|A Phil Bolger Micro and an Iain Oughtred Tammie Norrie in the workshop I rented after first turning professional|
Ian lay against the wall of the workshop, seated on an off-cut of plywood placed across a pair of sawhorses. He raised his eyes from the jumble of boating magazines on his lap and contemplated the scene within the building.
Mike Rowe was completing the final stages of the scarph joint which had changed two sheets of 9mm plywood into a single 4.8metre panel. Ian had been able to watch the whole operation as though a fly on the wall, his friend being almost unaware of another person in the shop.
What interested Ian was the speed with which the scarphing operation had taken place, despite Mike having been interrupted by a customer call.
“Hey Mike,” he called, “Do you realize that you would have taken three weeks to do that job a few years ago, but that that one took less than fifteen minutes?”
Mike Rowe glanced over at him as he tossed a pair of disposable gloves into the bin and washed his hands in the grubby wall-mounted sink. “The reason that I used to be so slow,” said Mike, “was that I used to be frightened of making a mistake. I would plan the whole operation (whatever it might be) in great detail, but the more I planned, the more complicated it became in my head. Fear of wrecking the job really slowed me down.”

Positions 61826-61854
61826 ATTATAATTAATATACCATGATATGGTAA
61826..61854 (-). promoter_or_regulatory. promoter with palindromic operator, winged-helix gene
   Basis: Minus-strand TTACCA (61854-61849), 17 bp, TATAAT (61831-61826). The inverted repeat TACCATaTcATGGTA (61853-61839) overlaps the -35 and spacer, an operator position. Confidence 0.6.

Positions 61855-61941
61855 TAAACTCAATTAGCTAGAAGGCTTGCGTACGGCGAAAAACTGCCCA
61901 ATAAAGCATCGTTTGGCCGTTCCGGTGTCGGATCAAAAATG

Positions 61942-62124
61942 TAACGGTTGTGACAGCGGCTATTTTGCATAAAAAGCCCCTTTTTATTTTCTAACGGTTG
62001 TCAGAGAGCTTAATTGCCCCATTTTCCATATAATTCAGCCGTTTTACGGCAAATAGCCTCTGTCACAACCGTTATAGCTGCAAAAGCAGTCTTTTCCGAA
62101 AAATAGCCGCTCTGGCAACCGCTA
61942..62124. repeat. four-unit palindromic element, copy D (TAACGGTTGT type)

Warming to the theme, Mike continued. “I’m still concerned about making errors, but part of the learning process involves understanding that mistakes and accidents will occur, but that just about anything can be fixed properly.”
Having dragged his body away from the empty coffee cup and stack of books, Ian cast a critical eye over the scarphing job. He noted that although it was not perfect, it was neat and very accurate. The feather-edge of the plywood scarph showed some unevenness where the razor-sharp blade of the block plane had jagged the wood fibres – but these were minor errors of no structural concern.
“It is the ‘average’ of the job which matters, not the occasional fault,” observed Mike. “If you just keep trying to be accurate and thorough, the job will work out well, despite the saw wandering or the chisel slipping”.
Mike flicked on the kettle. “What used to happen was that I’d become discouraged by mistakes. Then I would either walk away for a week, or I would drop my standards because I thought the job was no longer perfect.”
Nodding slowly, Ian reflected on the number of times he had experienced the same feelings…
|A Phil Bolger Harbinger catboat in my second professional workshop. She was built strip/diagonal from one lamination of Western Red Cedar strip planking and two laminations of Hoop Pine diagonal planking|
Let us leave this imaginary pair in the imaginary workshop, but think about their story. Once you lose momentum on a project, it is very difficult to get going again without encouragement.
Most amateur builders work alone, juggling work, family, finances and time. A minor setback can seem disastrous, and it is no wonder that some boatbuilding jobs are never completed. Others get finished, but in a slap-dash manner because reality hasn’t matched the dream.
Don’t lose sight of the dream, but be realistic about the outcome. As long as the wandering saw keeps coming back to the line, the overall result will be good, and the care will show. Attend to errors where they occur, but keep on working with accuracy in mind.